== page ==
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Re: “How silly are the End the Fed signs at Occupy Kansas City?

@ thomas wise - well said, totally agree. the government is the issue, not the Fed. I wish the 'End the Fed' people would wake up and realise this.

@ joe -

"Just think if congress and our government was the bank, we would be making all this interest on our OWN money. There would probably be no such thing as income taxes. All of these government programs would be justified, health care, education would probably all be free."

Please go and do some research and think of the craziness of what you've said and how little sense it makes.

Are you really asserting that if the Fed was fully owned by the government, the government would then pay interest on its own money to itself and this would end the need to pay taxes and make everything free?

C'mon Joe. Think about the ridiculousness of your position.

[As an aside, I actually think 'Reform' the Fed is the correct argument, not 'End' the Fed. The Fed is the most useful tool against recession that the government has. It shouldn't be this hard for me to google and find out what the ownership structure is though and it's damn near impossible... It should be a government entity, even if it is frequently checked and under government scrutiny]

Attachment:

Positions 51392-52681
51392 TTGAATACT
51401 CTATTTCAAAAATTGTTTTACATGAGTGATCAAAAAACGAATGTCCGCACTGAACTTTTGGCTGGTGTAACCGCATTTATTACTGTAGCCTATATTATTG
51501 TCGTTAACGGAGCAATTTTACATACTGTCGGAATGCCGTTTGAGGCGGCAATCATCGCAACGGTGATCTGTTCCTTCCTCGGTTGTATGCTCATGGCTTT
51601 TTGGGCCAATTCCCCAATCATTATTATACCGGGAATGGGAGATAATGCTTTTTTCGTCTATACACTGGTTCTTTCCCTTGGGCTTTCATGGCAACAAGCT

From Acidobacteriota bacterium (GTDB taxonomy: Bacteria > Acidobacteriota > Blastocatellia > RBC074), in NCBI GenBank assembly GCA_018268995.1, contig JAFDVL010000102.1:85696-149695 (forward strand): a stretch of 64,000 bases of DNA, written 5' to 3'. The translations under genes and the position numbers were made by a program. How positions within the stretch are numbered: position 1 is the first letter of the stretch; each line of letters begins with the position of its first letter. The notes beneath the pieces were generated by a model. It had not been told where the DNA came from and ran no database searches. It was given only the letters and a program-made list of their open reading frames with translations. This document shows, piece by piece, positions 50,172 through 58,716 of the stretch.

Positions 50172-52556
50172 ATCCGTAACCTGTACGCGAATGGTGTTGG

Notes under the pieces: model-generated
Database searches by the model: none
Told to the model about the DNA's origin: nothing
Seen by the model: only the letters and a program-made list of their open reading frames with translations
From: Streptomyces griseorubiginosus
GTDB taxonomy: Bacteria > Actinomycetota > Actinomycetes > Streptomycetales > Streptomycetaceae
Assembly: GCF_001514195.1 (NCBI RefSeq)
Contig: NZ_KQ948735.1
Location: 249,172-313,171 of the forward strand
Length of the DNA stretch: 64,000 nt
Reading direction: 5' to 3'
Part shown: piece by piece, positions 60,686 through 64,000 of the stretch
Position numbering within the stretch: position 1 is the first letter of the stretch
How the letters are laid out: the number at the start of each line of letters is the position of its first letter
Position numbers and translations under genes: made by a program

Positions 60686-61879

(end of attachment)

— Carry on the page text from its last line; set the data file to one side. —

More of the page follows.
0 likes, 3 dislikes
Posted by drprofessor on 10/11/2011 at 11:31 PM

Re: “How silly are the End the Fed signs at Occupy Kansas City?

@ rick -

let me start by saying that I conceed the two following points to do with the US Fed and its structure:
1. I believe the fed should be fully owned by the US government, rather than have part ownership by private citizens.
2. I believe the fed should be regularly subject to audit.

I don't think the structure of the US Fed is condusive to the best outcome, however, also note that the solution is not to 'End' it because it's functions within an economy actually do more for reducing inflationary pressures and promoting maximum employment than it does for causing hyper inflation. Hyper inflation only becomes an issue when you have excessive money printing, which is something that really only comes on from excessive government spending. If the government spends above its tax incomes, it has to get money from somewhere. It does this by borrowing, which is instigated by the request of the government, not the autonomy of the Fed.

You've asked me to explain all of contemporary economics in a nut shell for you, which is obviously an extremely broad topic so I won't go through it all, but I will quickly discuss what I perceive to be an error in judgement by you guys in your understanding of the Fed's role and inflation.

There is an awful lot of people who call for the ending of the Fed blaming 'printing of money' for inflation. I notice someone mentioned that the fact that prices are not what they were 50 years ago is entirely due to the federal reserve printing money which somehow increased prices of everything. The thing is, the link between money being printed and inflation is never discussed by 'end the fed' arguers, mainly because they don't understand it. They appear to link it in to corporations wanting money so they print more of it, which increases their profit. What they don't seem do discuss is how this pushes the prices of everything else up.